Tools


Sitemap

Sitemap

Thoracic Triple Rule-Out in Low Dose Acquisition Technique Using Prospective ECG Triggering

SOMATOM Definition scanning

Author: Johannes Rixe, MD * Andreas Rolf, MD * Andreas Blaha **
*Kerckhoff Heart and Thorax Centre Bad Nauheim, Germany
**Business Unit CT Healthcare, Forchheim, Germany

History

A 28-year-old female patient (weight 55 kg, height 175 cm, Body Mass Index 18) presented with chest pain and shortness of breath under exertion. Additionally, she complained about backache that had initially occurred a few hours before admission.
She had an elevated blood pressure of 160/100 mmHg. D-Dimer testing showed very slightly elevated values (1.1 x upper-normal value), Troponin T was negative. The ECG documented no relevant S-T elevations. Because of the multiple but typical symptoms and the equivocal laboratory and ECG findings we referred the patient for ECG-triggered CT to rule out pulmonary embolism, aortic dissection and coronary artery disease (CAD).
 

Diagnosis

The examination was performed using a SOMATOM Definition CT scanner. In order to obtain optimal image quality with a low radiation dose, nitroglycerine was given sublingually immediately prior to the examination.
At a heart rate of 61 bpm, a prospectively ECG–triggered scan was performed from the aortic arch to the diaphragm at a tube voltage of 80 kV and a tube current of 215 mAs. With an estimated radiation dose of only 0.94 mSv (using published conversion factor of 0.014¹) outstanding image quality could be achieved. With the CT Angiography coronary artery disease could be ruled out as well as pulmonary embolism and aortic dissection. Due to these results from the CT scan, no further medical treatment was necessary and the patient was discharged from hospital a few hours later.

 

Comments

Using an individually adapted scan protocol with prospective ECG–triggering, the SOMATOM Definition CT scanner allows accurate assessment of coronary arteries and intra–thoracic vessels with one Triple Rule-Out Examination providing excellent image quality at a very low radiation dose.


¹ See DLP in examination protocol

VRT discovered a regular course of LAD and no stenosis. MIP of LAD showed no calcification or stenosis.
VRT of RCA depicted a regular course and no stenosis. MIP displayed RCA without calcifications or stenosis.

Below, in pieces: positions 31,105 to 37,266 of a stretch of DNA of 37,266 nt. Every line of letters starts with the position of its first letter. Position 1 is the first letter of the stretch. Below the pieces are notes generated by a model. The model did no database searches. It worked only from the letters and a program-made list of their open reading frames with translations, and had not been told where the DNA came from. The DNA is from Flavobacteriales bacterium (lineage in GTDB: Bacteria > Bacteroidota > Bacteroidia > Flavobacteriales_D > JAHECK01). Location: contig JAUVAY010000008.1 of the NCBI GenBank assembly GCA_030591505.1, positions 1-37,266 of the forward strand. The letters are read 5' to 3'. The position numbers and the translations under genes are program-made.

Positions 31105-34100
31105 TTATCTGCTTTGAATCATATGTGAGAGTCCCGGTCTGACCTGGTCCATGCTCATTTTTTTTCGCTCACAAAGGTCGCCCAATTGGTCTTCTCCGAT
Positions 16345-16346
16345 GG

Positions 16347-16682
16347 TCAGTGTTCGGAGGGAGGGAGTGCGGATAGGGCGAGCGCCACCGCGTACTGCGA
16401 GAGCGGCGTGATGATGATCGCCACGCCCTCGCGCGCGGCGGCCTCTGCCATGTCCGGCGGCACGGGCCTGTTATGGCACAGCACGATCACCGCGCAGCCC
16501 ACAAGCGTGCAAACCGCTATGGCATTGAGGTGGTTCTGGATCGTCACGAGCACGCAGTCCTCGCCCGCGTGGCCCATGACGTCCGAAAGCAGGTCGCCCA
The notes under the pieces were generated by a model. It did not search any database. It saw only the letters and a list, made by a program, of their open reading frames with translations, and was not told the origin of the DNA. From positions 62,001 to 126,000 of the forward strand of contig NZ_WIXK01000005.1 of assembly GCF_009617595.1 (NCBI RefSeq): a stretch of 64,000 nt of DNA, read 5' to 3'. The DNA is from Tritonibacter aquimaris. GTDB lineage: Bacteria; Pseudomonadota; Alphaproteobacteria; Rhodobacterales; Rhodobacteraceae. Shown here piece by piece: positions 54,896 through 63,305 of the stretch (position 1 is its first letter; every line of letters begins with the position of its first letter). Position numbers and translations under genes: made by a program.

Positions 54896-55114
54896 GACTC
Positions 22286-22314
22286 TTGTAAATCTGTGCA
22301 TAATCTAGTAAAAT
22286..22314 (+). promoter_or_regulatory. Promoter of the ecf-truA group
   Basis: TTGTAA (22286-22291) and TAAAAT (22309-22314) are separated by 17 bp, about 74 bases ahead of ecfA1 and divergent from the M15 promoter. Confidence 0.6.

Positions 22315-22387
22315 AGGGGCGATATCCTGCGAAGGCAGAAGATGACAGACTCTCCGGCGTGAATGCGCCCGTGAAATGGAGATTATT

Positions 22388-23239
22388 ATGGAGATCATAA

The right pulmonary artery did not show any signs of pulmonary embolism.
The left pulmonary artery did not show any signs of PE either, and no aortic arch dissection was visible.
Axial MIP of pulmonary arteries did not discover any thrombus.
Curved MIP of aortic arch and descending aorta did not show any aortic dissection.

Examination Protocol (Dual Energy Lung PBV)

Scanner SOMATOM Definition
Scan mode Triple Rule Out
Scan area Thorax
Scan length 186 mm
Scan direction Cranio-Caudal
Scan time 14 s
Tube voltage 80 kV
Tube current 356 mAS/Rot
CTDIvol 3.58 mGy
DLP 67 mGy*cm
Rotation time 0.33 s
Slice collimation 64x0.6 mm
Slice width 0.75 mm
Spatial Resolution 0.33 mm
Reconstructed increment 0.4 mm
Reconstruction kernel B26f
Contrast  
Volume 140 ml
Flow Rate 7 ml/sec
Start delay 20 s

The information presented in this case study is for illustration only and is not intended to be relied upon by the reader for instruction as to the practice of medicine. Any health care practitioner reading this information is reminded that they must use their own learning, training and expertise in dealing with their individual patients. This material does not substitute for that duty and is not intended by Siemens Medical Systems to be used for any purpose in that regard.


The drugs and doses mentioned herein are consistent with the approval labeling for uses and/or indications of the drug. The treating physician bears the sole responsibility for the diagnosis and treatment of patients, including drugs and doses prescribed in connection with such use. The Operating Instructions must always be strictly followed when operating the CT System. The source for the technical data is the corresponding data sheets. Results may vary.

 

Effective Dose was calculated using the published conversion factor for an adult chest of 0.014 mSv mGyˉ1cmˉ1 [1].

 

[1] McCollough CH et al. Strategies for Reducing Radiation Dose in CT, Radiol Clin N Am 47 (2009) 27–40

Date: 2011-03-10


Case Studies

Did this information help you?
Thank you for your response
We detected numbers and/or an '@' symbol in your comment. Are you trying to enter a phone number or email address so that we may contact you, please contact us via our email form instead.

Note: to get a direct personal response, please contact us via our email form.

Thank you